Friday  June 2, 2023
 AmosWEB means Economics with a Touch of Whimsy!
 COMPANY TOWN: A small town closely associated with the production activity by a single firm. The firm is typically the only employer in the town and most of the goods and services sold throughout the town are provided by this firm. Company towns were quite prevalent in the late 1800s and early 1900s during the U.S. industrial revolution, often affiliated with a large mining, lumber, or manufacturing facility that was isolated from major urban areas. The company literally built a town around this facility to provide support services for their employees. The downside, however, was the lack of competition for both the employment of labor (monopsony) and the provision of consumer goods (monopoly). In some cases, the controlling firm exploited its market control creating circumstances not but different from slavery. Such company towns were a key motivation from the formation of labor unions.

TOTAL PRODUCT CURVE:

A curve that graphically represents the relation between total production by a firm in the short run and the quantity of a variable input added to a fixed input. When constructing this curve, it is assumed that total product changes from changes in the quantity of a variable input (like labor), while other inputs (like capital) are fixed. This is one of three key product curves used in the analysis of short-run production. The other two are marginal product curve and average product curve.
The total product curve illustrates how total product is related to a variable input. While the standard analysis of short-run production relates total product to the variable use of labor, a total product curve can be constructed for any variable input. A more general mathematical concept capturing the relation between total product and its assorted inputs, both variable and fixed, can be found in the production function.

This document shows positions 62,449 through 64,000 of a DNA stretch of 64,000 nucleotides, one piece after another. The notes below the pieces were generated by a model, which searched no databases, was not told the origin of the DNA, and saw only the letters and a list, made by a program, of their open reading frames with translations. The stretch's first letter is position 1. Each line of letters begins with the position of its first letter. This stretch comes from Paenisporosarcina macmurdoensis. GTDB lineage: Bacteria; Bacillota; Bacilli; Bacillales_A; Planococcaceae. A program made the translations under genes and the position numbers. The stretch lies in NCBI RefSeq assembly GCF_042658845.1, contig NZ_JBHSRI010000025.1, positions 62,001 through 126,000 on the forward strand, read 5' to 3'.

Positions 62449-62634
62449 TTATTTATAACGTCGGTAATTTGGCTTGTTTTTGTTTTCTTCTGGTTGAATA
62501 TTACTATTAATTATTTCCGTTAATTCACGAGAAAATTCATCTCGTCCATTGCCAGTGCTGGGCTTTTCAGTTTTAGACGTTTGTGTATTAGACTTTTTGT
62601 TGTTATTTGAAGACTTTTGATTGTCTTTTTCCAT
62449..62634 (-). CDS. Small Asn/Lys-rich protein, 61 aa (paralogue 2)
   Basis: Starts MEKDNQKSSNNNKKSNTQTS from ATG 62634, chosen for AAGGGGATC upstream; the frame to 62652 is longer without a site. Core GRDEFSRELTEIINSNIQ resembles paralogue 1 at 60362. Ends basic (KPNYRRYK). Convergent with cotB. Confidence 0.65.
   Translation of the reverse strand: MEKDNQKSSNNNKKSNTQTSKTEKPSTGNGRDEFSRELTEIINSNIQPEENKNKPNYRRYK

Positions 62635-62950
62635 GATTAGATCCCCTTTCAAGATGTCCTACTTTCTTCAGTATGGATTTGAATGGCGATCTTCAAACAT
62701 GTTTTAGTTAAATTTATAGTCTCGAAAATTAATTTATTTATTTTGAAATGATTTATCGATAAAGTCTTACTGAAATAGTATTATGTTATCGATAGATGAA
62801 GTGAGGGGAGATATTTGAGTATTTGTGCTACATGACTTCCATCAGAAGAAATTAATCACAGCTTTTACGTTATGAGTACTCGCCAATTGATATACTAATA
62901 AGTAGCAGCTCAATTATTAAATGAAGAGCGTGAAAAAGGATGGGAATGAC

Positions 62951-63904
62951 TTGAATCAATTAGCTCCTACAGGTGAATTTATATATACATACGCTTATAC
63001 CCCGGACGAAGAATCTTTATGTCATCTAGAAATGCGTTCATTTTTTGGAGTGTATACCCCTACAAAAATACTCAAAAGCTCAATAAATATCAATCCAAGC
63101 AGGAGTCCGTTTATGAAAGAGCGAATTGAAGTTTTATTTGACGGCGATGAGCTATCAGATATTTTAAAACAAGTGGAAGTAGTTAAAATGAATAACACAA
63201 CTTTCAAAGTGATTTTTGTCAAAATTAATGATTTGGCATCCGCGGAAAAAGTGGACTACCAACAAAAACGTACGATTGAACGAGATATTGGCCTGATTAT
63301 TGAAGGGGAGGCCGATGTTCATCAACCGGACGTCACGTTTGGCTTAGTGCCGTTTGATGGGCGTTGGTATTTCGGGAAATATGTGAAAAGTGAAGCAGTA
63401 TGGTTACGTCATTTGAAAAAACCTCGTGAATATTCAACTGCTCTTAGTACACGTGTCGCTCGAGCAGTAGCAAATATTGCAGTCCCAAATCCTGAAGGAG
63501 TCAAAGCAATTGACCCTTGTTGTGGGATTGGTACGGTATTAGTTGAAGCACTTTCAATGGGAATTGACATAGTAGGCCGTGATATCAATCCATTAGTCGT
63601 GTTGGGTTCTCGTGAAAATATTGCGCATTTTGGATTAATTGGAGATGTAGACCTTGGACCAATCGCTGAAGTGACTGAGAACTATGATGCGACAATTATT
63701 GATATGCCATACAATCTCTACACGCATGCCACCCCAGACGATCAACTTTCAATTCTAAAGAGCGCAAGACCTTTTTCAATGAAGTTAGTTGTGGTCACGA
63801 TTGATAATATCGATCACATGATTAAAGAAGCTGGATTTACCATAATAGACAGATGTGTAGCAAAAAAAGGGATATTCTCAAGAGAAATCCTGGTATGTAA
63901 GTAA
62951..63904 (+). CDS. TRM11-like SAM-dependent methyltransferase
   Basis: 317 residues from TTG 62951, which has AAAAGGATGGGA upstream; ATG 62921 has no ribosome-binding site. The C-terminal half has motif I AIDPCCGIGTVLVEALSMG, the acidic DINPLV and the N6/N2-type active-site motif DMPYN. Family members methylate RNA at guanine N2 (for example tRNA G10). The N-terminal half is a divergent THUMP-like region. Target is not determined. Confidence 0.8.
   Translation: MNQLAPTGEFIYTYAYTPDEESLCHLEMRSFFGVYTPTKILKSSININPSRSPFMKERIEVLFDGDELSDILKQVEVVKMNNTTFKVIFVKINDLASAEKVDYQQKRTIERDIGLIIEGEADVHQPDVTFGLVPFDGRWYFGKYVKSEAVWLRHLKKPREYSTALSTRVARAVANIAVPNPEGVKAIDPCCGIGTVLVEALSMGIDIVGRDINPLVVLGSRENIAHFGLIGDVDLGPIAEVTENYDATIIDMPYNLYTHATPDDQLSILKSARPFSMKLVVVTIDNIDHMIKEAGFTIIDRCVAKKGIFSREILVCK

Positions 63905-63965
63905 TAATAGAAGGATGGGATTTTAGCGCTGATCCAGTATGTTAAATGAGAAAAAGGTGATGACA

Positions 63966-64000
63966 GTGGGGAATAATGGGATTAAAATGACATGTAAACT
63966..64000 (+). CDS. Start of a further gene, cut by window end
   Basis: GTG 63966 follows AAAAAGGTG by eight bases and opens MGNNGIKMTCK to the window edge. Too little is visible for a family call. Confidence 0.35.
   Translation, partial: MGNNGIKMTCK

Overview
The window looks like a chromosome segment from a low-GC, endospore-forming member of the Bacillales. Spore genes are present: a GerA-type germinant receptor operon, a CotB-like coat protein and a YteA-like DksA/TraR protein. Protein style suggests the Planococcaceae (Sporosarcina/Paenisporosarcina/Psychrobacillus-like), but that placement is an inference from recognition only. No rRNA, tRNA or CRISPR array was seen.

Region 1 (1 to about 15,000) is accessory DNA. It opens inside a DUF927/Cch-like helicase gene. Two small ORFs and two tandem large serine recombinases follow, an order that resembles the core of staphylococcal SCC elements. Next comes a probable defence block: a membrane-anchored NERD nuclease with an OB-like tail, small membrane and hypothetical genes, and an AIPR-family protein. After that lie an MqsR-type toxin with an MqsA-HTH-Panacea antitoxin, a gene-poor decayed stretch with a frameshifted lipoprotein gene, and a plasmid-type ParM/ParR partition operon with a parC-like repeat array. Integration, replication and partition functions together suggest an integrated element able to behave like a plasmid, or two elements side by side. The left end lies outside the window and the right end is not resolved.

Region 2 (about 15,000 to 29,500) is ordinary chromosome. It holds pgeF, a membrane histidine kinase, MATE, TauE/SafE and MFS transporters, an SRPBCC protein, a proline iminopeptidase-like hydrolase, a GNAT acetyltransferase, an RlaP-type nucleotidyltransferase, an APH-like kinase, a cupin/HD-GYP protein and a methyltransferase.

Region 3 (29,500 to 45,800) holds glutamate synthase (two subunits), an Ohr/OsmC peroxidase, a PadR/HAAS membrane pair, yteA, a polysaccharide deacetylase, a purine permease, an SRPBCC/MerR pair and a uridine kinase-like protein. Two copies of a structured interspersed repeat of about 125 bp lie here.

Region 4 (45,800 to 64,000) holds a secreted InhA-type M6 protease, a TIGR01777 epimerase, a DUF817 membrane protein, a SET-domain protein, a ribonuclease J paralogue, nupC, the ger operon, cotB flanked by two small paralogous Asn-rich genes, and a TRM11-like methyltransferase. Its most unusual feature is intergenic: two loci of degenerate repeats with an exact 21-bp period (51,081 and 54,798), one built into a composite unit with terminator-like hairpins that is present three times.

Total Product Curve
The graph at the right pictorially represents the relation between total product and the variable input. This particular curve is the hourly production of Super Deluxe TexMex Gargantuan Tacos (with sour cream and jalapeno peppers) as Waldo's TexMex Taco World restaurant employs additional workers. The number of workers, measured on the horizontal axis, ranges from 0 to 10 and the total production of Gargantuan Tacos, measured on the vertical axis, ranges from 0 to 125.

The most distinctive feature is the shape of this total product curve. The curve emerges steeply from the origin (no workers produce no tacos), then begins to flatten, and eventually drops off. The curve reaches its peak of 125 Gargantuan Tacos at both 7 and 8 workers.

To the left of this peak, extra workers increase the production of tacos and to the right extra workers reduce total taco production.

While it might not be totally obvious from the diagram, the slope of this curve becomes increasingly steeper for the first two workers, then gradually flattens for the next five workers before finally turning negative. The changing slope of this curve is the direct result of increasing marginal returns that gives way to decreasing marginal returns and the law of diminishing marginal returns.

One reason to take note of the shape of this curve is that other "natural" relations, both within economics and beyond, follow a similar pattern. A graph of the total utility derived from the consumption of several Hot Momma Fudge Bananarama Ice Cream Sundaes has a similar shape. So too does the plot of a person's life cycle of total income by age. In fact, this curve can be used to represent the life cycle of many natural phenomena, such as the growth of a tree, the public's adoption of a new product innovation, or the number of weeds in Duncan Thurly's backyard as spring days turn to summer.

 <= TOTAL PRODUCT AND MARGINAL PRODUCT TOTAL REVENUE =>

Recommended Citation:

TOTAL PRODUCT CURVE, AmosWEB Encyclonomic WEB*pedia, http://www.AmosWEB.com, AmosWEB LLC, 2000-2023. [Accessed: June 2, 2023].

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